Leavism refers to those employees who take annual leave instead of sick leave, take work home which they haven’t been able to finish while at work or work while on holiday.
Just like with presenteeeism (when an employee comes to work when sick), leavism should not be encouraged. Not taking time away from the workplace to relax and recharge your batteries can lead to a poor work-life balance, work-related stress and burnout. None of those things bode well for employees or employers. A HR consultant will help you combat the problems associated with leavism.
In order to avoid leavism in your organisation, watch out for the following red flags and learn how best to deal with them:
- Checking emails and making calls whilst on holiday
Company smartphones, tablets and laptops are fantastic tools for employees and help keep them connected. But it can also be detrimental as it doesn’t let them switch off.
While it may be practically impossible to impose a ban on all out of hours emails and calls, you can encourage them to break free from ’work mode’ while away on holiday. To give them more peace of mind, make sure there is sufficient cover, a proper handover has been completed and that you agree on how to contact them if an emergency situation does come up.
- Working out of hours
To answer urgent calls and messages is one thing. But if an employee is consistently working late at night and very early in the morning in order to finish work they couldn’t get done at the office, it’s a clear sign of leavism.
If you do notice that someone is compulsively answering emails out of standard hours, you can bring it up in their next performance review or one to one meeting and encourage them to put down their phone or laptop when at home.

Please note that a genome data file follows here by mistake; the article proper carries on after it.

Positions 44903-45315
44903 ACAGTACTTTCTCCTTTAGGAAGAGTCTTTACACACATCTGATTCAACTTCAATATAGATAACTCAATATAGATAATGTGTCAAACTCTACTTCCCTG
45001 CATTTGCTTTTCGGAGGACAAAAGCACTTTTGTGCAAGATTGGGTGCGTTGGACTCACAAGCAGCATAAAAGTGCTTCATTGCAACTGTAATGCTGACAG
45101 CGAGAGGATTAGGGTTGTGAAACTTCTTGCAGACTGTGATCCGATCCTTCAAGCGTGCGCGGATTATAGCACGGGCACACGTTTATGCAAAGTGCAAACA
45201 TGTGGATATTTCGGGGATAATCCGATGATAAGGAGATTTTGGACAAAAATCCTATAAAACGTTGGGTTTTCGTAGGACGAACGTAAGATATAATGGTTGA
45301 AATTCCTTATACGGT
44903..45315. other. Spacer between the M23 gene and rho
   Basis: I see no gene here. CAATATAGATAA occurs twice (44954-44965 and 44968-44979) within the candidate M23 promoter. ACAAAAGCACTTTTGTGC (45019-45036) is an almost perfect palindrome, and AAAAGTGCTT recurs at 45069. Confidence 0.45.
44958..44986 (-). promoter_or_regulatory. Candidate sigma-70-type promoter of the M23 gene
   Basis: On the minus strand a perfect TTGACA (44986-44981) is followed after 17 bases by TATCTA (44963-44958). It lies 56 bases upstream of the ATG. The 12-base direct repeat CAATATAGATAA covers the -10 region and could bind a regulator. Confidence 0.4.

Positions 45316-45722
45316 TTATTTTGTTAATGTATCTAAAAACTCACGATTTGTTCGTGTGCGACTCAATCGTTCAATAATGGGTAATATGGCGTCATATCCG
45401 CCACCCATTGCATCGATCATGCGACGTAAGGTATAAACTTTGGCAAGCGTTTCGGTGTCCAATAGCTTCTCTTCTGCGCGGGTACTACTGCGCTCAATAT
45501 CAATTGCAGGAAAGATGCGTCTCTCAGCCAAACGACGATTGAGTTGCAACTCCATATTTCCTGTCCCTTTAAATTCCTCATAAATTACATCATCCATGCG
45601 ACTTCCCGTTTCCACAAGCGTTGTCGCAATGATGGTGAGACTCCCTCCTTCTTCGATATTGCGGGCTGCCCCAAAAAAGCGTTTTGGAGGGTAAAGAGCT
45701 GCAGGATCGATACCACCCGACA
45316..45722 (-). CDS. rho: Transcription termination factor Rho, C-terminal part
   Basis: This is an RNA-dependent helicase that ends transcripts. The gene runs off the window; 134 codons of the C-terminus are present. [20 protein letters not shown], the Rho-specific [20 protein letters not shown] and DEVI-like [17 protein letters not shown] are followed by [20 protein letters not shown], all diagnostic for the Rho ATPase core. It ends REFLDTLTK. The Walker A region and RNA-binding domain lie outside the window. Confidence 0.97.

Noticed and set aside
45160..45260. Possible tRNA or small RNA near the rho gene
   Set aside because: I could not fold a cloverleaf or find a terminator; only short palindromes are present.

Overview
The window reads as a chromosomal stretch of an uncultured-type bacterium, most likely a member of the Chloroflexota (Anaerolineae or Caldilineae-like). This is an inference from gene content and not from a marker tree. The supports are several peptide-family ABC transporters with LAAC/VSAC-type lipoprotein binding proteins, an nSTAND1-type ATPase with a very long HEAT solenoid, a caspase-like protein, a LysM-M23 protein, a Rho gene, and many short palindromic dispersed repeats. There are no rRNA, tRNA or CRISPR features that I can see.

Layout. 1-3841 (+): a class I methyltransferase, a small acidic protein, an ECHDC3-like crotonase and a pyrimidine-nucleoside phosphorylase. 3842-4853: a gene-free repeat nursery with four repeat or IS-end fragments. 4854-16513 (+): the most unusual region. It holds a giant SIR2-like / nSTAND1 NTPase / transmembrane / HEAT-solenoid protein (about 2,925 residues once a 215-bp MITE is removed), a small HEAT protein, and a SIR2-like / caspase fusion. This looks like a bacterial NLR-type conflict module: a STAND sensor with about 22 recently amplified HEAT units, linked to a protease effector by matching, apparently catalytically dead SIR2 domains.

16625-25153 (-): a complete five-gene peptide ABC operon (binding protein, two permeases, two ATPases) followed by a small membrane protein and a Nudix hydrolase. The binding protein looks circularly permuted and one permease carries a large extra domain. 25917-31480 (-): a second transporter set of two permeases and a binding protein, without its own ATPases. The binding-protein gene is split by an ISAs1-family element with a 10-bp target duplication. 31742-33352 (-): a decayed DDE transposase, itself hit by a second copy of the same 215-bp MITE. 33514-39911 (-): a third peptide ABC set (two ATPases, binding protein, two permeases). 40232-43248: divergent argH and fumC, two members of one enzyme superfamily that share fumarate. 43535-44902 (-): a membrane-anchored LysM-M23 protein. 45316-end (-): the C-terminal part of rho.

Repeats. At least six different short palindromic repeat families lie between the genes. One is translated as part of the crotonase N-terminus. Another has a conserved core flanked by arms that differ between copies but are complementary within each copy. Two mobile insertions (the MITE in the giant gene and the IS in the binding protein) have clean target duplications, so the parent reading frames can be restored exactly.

- Not booking annual leave
Annual leave entitlements are there to be taken. By law, full-time employees must take at least 28 days of leave per year. The figure is pro rated for part-time staff.
All employers should be periodically reviewing whether employees have taken leave and if they do notice that an employee has a lot of outstanding leave, you should remind them of how much leave they still have to take before the holiday year ends and encourage them to book.
Is workplace culture the reason for leavism?
Do managers encourage working outside standard hours and see it as negative if employees do not do so? Why are employees not able to just enjoy their holiday without worrying about work? Why do they feel that it is necessary to take annual leave rather than sick leave?
Tackling workplace culture is notoriously difficult. Change never happens overnight. It takes time, effort and follow-through, but by reviewing current practices and management styles, you can get to the root of leavism and find solutions.